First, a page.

Alright, so advertisements are all around us and almost every business utilizes them for their benefit. Enhance your ad design by reading 5 advertisement techniques that work. Next, what are promotions?

Promotions

Promotion is a short-term incentive to encourage trial or purchase of a good or service. This is paralleled to say, Proactiv’s promotional campaign for a risk-tree trial of the Proactiv skin care set for 30-days. After the 30-days, if you are not entirely satisfied with the product you can return it at no cost to you.

Promotions act as mini-advertisements that come equipped with incentives for the consumer. Consumers love incentives, if you give someone a reason to shop with you (like free products, coupons, discounts or risk-free trials) customers are most likely to act impulsively and sign up for whatever it is you are offering. Companies use promotions when they are releasing a new product, when they can’t breech the brick wall that surrounds their target audience or when they have a profit goal they would like to reach. Much like advertising, promotions usually begin with an objective and then break down into promotional planning and execution. Learn everything you need to know about sales promotion in this course. There are two primary channels of promotions: trade/retail and consumer. Let’s look at each.

Trade/Retail Promotion

Trade and retail promotion is a little bit behind the scenes. It’s something most consumers probably aren’t aware of, but it’s important from a promotional perspective. Trade and retail promotion objectives include:

  • Convince retailers to carry a brand or product
  • Get a shelf or space for the product
  • Promote the brand as a newcomer at the retail store to create a buzz
  • Push the brand to consumers

When attempting a trade or retail promotion, marketing specialists use trade-promotion tools to accomplish their goal. These tools include:

  • Unique displays
  • Discounts
  • Buy-back guarantees
  • Contests
  • Push money
  • Price-offs
  • Allowances
  • Free goods

The idea here is for promotion developers to find a way to push the product into a new market.

Consumer Promotion

Consumer promotion is the most well-known of the promotional channels. Promotion designers develop customer promotion objectives to secure business. These objectives are:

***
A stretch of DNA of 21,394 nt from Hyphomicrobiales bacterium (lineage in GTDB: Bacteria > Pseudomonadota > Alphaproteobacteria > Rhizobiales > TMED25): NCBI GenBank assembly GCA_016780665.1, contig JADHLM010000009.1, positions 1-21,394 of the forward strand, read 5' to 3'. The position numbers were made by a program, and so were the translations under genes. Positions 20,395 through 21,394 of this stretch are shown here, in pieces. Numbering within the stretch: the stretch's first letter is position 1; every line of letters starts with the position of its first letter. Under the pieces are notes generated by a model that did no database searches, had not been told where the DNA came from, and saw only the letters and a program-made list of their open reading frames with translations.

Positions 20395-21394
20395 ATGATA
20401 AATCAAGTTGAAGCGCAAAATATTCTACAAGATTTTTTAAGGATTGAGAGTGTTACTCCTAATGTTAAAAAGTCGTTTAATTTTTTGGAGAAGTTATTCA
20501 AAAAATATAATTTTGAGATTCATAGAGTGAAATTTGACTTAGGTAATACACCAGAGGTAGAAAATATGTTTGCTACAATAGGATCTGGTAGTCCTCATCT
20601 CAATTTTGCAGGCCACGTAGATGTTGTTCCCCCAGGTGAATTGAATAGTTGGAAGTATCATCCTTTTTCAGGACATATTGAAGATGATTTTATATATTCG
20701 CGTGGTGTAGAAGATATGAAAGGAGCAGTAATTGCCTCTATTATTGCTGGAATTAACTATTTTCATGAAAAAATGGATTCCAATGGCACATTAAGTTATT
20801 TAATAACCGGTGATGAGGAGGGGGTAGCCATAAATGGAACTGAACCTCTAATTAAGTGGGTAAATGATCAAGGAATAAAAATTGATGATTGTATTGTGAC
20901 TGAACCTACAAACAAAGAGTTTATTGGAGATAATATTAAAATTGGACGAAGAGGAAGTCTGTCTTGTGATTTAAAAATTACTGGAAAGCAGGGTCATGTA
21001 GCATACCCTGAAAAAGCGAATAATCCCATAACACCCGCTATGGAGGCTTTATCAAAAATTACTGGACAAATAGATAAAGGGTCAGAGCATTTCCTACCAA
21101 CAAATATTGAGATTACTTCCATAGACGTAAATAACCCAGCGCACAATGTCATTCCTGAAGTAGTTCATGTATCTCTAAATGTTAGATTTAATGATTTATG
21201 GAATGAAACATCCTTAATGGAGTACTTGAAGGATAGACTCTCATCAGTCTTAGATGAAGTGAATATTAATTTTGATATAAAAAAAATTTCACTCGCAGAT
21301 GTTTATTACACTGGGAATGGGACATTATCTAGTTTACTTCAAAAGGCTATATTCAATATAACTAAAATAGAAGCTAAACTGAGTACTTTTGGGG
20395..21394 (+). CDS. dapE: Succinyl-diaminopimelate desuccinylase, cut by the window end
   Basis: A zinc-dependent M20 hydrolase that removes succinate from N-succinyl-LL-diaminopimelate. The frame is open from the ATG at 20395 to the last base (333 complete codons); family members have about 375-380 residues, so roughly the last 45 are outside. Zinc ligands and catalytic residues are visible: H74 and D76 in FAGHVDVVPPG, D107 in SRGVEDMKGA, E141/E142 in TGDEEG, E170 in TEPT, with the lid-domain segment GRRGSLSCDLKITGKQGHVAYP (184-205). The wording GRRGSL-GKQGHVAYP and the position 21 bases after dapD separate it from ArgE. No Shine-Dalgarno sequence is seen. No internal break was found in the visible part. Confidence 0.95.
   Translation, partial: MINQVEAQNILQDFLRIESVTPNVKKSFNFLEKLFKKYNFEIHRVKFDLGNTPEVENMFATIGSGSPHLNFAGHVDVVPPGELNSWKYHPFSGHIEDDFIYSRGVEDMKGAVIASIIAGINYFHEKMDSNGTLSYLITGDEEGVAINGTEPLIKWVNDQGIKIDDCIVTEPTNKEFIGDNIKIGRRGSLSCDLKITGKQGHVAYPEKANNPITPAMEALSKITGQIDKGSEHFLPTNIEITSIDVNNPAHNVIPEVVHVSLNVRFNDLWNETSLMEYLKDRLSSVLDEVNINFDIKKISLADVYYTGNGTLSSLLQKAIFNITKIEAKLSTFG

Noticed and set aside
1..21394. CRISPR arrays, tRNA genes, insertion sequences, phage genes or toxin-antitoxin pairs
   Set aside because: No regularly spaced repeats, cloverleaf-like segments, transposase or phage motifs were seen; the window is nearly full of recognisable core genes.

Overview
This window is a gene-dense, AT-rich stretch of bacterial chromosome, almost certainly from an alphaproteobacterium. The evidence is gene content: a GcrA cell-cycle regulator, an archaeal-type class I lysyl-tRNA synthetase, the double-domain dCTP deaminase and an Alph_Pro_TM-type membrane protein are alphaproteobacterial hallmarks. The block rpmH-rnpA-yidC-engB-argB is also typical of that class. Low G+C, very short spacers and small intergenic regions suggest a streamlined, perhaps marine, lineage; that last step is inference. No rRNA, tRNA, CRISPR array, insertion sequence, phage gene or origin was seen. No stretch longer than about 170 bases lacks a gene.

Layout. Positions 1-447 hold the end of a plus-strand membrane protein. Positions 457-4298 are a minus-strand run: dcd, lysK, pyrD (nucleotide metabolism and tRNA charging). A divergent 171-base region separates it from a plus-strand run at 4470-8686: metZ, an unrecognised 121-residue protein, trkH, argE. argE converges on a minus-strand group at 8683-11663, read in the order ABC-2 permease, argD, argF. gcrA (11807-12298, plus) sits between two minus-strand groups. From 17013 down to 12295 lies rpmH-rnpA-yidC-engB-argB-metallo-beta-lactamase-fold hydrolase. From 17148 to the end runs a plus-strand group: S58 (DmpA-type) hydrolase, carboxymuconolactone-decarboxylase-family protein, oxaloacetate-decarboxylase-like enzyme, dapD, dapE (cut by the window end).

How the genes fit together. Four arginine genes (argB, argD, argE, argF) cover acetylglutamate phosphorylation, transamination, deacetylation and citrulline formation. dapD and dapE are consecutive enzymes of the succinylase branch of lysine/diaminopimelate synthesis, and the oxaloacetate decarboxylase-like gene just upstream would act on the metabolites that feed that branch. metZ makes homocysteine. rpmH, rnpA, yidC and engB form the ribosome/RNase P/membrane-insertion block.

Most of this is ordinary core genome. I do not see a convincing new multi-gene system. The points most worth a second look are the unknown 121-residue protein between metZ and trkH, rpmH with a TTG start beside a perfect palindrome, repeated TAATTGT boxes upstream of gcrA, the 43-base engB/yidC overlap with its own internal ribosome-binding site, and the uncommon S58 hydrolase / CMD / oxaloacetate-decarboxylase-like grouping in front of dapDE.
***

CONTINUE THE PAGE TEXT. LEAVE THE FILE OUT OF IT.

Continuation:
• Get customers to try a product
  • Persuade customers away from competitors
  • Get consumers to purchase the product after the trial runs out
  • Have customer loyalty programs that retain these new customers
  • Build long-term relationships with the customers

So how do companies do it? They use consumer promotional tools, like:

  • Samples/trials
  • Cash refunds
  • Premiums
  • Coupons
  • Bundles
  • Contests
  • Patronage awards
  • Games
  • Limited time specialty items

The goal is to pull the customer into your business and make it so good for them that they don’t ever want to go anywhere else.

Pros

The pros are quite simple: promotions attract attention and incentivize consumers to try a product. The business running the promotion will have a better chance of securing a customer base if they can just get the product into their hands (this exhibits confidence and pride in the product being offered). Promotions encourage customer to try a product that they may not normally have. This is a great marketing scheme because it draws in consumers from inside and outside the usual audience. If you’ve ever stayed up late watching infomercials on television than you know all about promotional ads. You can tell promo’s by the tone of immediacy in the advertisement, “get it now before we sell out of this great once-in-a-lifetime deal!” This urgency creates a quick response from consumers who don’t want to be left behind when the promotion is over. A quick response is ideal for campaigns that are trying to increase revenue within a short-period of time.

Cons

Promotional advertising has a lot of pluses, but these pluses all have their shadows. In general, advertisers want to create one-of-a-kind campaigns that leave no room for competition. The idea is to be so good and so unique that customers don’t even bother with other companies in your industry. However, when it comes to promotions, competitors can imitate what you’re doing and cause customers to be stuck questioning which promo they should take advantage of. There is no real way around this as once your campaign is live – everyone can see it, including competitors.

Another con to promotional advertising is the cost. Think about how many people probably call Bare Escentuals in reference to their promotional ad on the radio. They are giving out a full-set of make-up to callers, risk-free, all they have to do is pay shipping and handling. Now let’s say the customer ends up hating the product and never becomes a customer. The promotional campaign just lost the full value of the product they gave as a trial. Now multiply this by 100,000 people and you’ve got one big empty pocket. However, the opposite can also happen and this could be a lot of money in the bank account and the start of a loyal customer base. On top of the cost for running promotions, you have the effect of cost sensitivity on customers. Once you give them something for free they aren’t going to want to pay full price for it.

So now that we’ve gone over the basics of both advertising and promotions, we can see that promotions are a type of advertisement, but that advertising is different. Both have common goals, however, to reel in customers and retain them for long-term business. For more details about both advertising and promotions take this marketing communications course.